HC Deb 19 November 1906 vol 165 cc392-5

I beg to ask the Under-Secretary of State for the Colonies if he will say what conditions were imposed upon the hon. Member for South Berkshire by the Colonial Office in allowing him to see Mr. Bucknill's Report, and also the conditions laid down by the Colonial Secretary's private secretary as to communicating its contents or any part thereof to other Members of the House or any other person.


The hon. Member for the Newbury division of Berkshire was allowed to peruse the Report and evidence in a room at the Colonial Office and to copy extracts. The Colonial Secretary's private secretary informed him in reply to his questions that he must not make use of these extracts for the purpose of any communication to the Press, but that he might show them confidentially to his friends in the House of Commons. The private secretary made these replies without referring to the Secretary of State. While upon this subject, perhaps I may be permitted to say on behalf of my noble friend Lord Elgin, and on my own account, that we much regret that no copy of Mr. Bucknill's Report and evidence could be furnished to the right hon. Member for St George's, Hanover Square, before the debate on the adjournment. Such a course would, however, have been physically impossible. The Motion for the adjournment arose unexpectedly without the knowledge or desire of the Government. Only one typewritten copy of Mr. Bucknill's Report and evidence exists in this country so far as I am aware. Certainly only one copy is or has ever been in the possession of the Colonial Office; and that copy was continuously in the hands of the Prime Minister, the Secretary of State and other Ministers, who were bound very fully and carefully to examine and re-examine its contents in the short period which intervened between the first notice of the adjournment and the debates in both Houses. The suggestion which I have observed advanced in certain quarters that. His Majesty's Government deliberately and malevolently took steps to circulate the contents of this Report and evidence among their political supporters with a view to putting the right hon. Member for St. George's, Hanover Square, at a disadvantage, is worthy of a distinguished place in the categories of current political slander.

Sir A. ACLAND-HOOD (Somersetshire, Wellington)

Was the Report marked, as most confidential documents are, "This document is the property of His Britannic Majesty's Government"; and, if so, how did it come about that extracts were published in Reynold's Newspaper?


I do not think the Report had those words marked on it, because the Report came to us from the Transvaal Government, but it was clearly and plainly marked "strictly confidential."


How were the contents of that document communicated?


I have no more knowledge of it than the right hon. Gentleman has.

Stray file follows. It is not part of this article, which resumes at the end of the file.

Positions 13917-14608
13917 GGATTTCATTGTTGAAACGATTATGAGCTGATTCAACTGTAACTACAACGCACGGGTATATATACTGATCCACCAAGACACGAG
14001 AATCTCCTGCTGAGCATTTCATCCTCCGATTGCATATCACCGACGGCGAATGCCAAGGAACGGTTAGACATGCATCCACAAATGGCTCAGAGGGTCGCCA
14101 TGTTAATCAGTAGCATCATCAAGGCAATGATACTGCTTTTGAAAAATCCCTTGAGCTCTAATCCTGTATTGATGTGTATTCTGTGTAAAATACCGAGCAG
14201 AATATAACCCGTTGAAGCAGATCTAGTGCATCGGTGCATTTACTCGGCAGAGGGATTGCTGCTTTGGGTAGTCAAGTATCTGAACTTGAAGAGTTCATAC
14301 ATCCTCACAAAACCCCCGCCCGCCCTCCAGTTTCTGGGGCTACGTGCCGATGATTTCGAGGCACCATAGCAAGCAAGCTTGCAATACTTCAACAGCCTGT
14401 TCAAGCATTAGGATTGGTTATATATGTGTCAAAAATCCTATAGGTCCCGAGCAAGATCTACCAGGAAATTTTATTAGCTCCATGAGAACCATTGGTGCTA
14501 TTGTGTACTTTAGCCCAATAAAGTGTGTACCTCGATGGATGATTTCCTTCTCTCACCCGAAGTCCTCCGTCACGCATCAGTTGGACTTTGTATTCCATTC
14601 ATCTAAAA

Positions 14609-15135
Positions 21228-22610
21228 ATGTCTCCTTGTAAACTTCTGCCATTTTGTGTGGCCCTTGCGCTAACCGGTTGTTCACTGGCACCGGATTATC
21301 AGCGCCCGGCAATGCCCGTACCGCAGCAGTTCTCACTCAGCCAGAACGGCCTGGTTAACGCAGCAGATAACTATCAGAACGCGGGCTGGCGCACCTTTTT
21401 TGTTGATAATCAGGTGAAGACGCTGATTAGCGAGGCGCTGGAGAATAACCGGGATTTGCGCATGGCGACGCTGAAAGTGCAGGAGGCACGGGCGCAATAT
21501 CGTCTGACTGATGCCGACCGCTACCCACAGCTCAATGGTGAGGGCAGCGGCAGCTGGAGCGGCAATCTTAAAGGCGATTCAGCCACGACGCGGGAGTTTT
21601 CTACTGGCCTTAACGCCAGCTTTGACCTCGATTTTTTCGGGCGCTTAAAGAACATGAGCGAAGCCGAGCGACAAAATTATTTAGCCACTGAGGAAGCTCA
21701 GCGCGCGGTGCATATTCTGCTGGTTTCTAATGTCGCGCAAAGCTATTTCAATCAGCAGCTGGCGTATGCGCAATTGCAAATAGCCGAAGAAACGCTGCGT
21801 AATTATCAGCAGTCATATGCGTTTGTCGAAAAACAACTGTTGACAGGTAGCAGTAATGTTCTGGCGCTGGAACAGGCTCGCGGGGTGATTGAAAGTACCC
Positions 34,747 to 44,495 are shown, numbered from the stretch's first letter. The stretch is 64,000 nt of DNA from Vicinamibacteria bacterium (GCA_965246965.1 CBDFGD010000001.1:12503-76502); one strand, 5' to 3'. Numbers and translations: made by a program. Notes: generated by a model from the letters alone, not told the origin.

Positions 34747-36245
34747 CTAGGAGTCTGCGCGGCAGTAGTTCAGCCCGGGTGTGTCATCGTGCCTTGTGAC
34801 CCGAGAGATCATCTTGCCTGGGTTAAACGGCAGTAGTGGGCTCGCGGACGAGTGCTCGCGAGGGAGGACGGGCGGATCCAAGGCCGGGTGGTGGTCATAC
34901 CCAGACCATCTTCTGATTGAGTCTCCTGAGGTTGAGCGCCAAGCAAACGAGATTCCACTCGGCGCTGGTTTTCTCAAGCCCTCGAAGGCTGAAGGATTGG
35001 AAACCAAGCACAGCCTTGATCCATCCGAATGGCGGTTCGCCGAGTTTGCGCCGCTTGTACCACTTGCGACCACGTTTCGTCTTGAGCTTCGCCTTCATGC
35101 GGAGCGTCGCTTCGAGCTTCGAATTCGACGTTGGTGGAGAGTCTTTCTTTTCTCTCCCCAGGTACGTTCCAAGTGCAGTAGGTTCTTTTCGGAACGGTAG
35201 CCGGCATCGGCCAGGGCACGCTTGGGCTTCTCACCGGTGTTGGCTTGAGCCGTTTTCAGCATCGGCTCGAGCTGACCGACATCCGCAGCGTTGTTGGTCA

MR. MYER (Lambeth, N.)

Is the Under-Secretary for the Colonies aware that the Report has been published in the South African newspapers?


Is there any truth in the allegation in Reynold's Newspaper that they had been favoured with a copy of the Report and evidence?


There is not the slightest truth in it, as far as I am aware; I am perfectly certain the Report in the Colonial Office has not left that office at all.

MR. BONAR LAW (Camberwell, Dulwich)

Does not the hon. Gentleman think it would have been more fitting to give the Report to the Member who was chiefly attacked than to have allowed it to be used in the way it was used?


Did the late Colonial Secretary ever ask for a copy of the Report, or ask to see it, or show any anxiety about it?


No such request was made to us. I have endeavoured to explain already that when the Motion for the adjournment arose, as such Motions always arise, unexpectedly, the Report, which had been examined already, had to be more thoroughly and carefully examined by the representatives of the Government who have the responsibility of making statements on this subject.


How many copies of the Report were printed? Were they numbered, and did they all return to the Colonial Office?


There is only one copy of this Report in existence in this country as far as I know, and it has never left the Colonial Office except to go to the Cabinet.

Sir W. EVANS GORDON (Tower Hamlets, Stepney)

Is it not a universally accepted principle in every Government office that all letters and correspondence coming into that office are confidential until permission to publish them is given?


Certainly that is so, but it is obviously within the power of the Secretary of State to consult any person he may wish, or to give any person access to any document he may wish.


In view of the fact that access to these confidential documents was given to one Member of this House, do the Government propose to give similar permission to other persons desiring to see the document?


Is the Undersecretary aware that portions of this Report have been published in the South African Press? How is it these extracts were published in South Africa?


I have no knowledge what leakage may have taken place in South Africa. I am certain no leakage here has taken place with the sanction of the Secretary of State.

Several other Members rising to interrogate the Under-Secretary on the subject,


said any further information required should be asked for by Questions of which notice is given.